Update at 7:16 p.m. The office of State Rep. Patricia Harless, R-Spring, tells KUT News that she will no longer pursue a vote on her bill to reduce the number of days of early voting.
Earlier: An effort to reduce the number of early voting days in Texas received a blistering response from Democrats today at the state Capitol, as members of the House Elections committee said they suspected the bill was intended to disenfranchise minority voters.
Among those testifying in favor of House Bill 2093 was Skipper Wallace of the Texas Republican County Chairman’s Association. He said reducing the number of early voting days from 12 to seven would save money and still provide plenty of time for people to cast a ballot.
But Democratic State Representative Gene Wu (D-Houston) challenged Wallace's claim that it would not hurt turnout.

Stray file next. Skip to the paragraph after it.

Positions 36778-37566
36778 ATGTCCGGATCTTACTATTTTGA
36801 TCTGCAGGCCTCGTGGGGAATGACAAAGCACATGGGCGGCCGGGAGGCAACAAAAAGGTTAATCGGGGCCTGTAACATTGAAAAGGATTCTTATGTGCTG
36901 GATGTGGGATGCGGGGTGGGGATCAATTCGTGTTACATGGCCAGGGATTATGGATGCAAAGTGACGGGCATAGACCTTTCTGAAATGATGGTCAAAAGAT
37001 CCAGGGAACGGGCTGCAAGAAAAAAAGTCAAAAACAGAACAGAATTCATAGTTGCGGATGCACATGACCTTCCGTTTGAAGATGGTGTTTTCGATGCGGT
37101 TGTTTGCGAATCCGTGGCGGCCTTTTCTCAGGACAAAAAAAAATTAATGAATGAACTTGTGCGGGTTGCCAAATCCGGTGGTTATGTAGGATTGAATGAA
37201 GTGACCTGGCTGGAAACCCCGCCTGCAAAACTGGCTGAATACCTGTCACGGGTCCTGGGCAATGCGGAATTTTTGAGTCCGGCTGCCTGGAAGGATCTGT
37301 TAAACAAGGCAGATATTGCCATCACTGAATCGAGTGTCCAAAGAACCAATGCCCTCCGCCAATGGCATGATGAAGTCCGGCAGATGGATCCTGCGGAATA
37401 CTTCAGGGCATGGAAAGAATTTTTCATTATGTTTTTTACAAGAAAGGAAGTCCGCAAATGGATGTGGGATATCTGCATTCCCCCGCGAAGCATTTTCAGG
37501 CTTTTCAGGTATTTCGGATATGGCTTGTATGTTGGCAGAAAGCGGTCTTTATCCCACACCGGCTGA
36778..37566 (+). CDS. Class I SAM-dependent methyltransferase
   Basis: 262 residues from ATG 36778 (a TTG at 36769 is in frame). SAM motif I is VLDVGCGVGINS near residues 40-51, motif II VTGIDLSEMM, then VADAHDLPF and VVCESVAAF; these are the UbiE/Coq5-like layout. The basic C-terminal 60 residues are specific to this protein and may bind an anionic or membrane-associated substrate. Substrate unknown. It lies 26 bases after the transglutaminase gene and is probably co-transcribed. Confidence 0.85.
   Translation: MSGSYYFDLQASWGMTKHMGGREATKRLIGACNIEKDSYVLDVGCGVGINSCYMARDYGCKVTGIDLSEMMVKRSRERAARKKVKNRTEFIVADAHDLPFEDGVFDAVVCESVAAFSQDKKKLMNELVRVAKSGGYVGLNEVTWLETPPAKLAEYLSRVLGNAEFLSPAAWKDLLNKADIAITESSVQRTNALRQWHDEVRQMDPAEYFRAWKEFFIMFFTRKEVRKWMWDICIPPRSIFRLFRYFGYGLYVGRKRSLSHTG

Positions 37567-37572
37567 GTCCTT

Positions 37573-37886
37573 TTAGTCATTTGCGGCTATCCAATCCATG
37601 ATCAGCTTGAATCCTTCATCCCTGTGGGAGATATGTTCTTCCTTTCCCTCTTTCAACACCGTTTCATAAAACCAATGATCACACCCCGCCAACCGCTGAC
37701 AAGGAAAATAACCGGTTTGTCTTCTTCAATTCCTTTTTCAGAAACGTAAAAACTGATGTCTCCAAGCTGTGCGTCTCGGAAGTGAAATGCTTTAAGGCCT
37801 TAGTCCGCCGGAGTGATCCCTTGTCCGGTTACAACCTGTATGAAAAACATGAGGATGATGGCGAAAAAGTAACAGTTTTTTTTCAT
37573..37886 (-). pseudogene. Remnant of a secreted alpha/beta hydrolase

“There are no studies?” Wu asked Wallace.
"No," Wallace replied.
"There are no reports?" Wu said.
"Nope," Wallace said.
"You're pulling this out of thin air," Wu responded.
"It's my educated guess," said Wallace.
"Based on what?" Wu asked.
"Twenty-one years of experience," Wallace said.
Wu continued, "Do you have any studies to show that?"
"No," Wallace said.
"Do you have any reports to show that?" Wu asked again.
"No. Neither do you," responded Wallace.
"But I'm not trying to change the status quo," Wu said.
Earlier, the committee's vice chair, State Rep. Miles Borris (D-Houston) alleged that Wallace and other proponents of the effort to shorten voting days were part of a coordinated campaign to suppress voter turnout.
"I know that this is a national move across the country," Borris said.
But Wallace rejected the allegation.
"I have county chairs from all over the state of Texas complaining about the cost per vote to hold elections, and that's how we came up with this idea," Wallace said.
The bill was left pending in committee today.
In Travis County, sixty percent of people who cast a ballot did so during early voting in the November 2012 elections.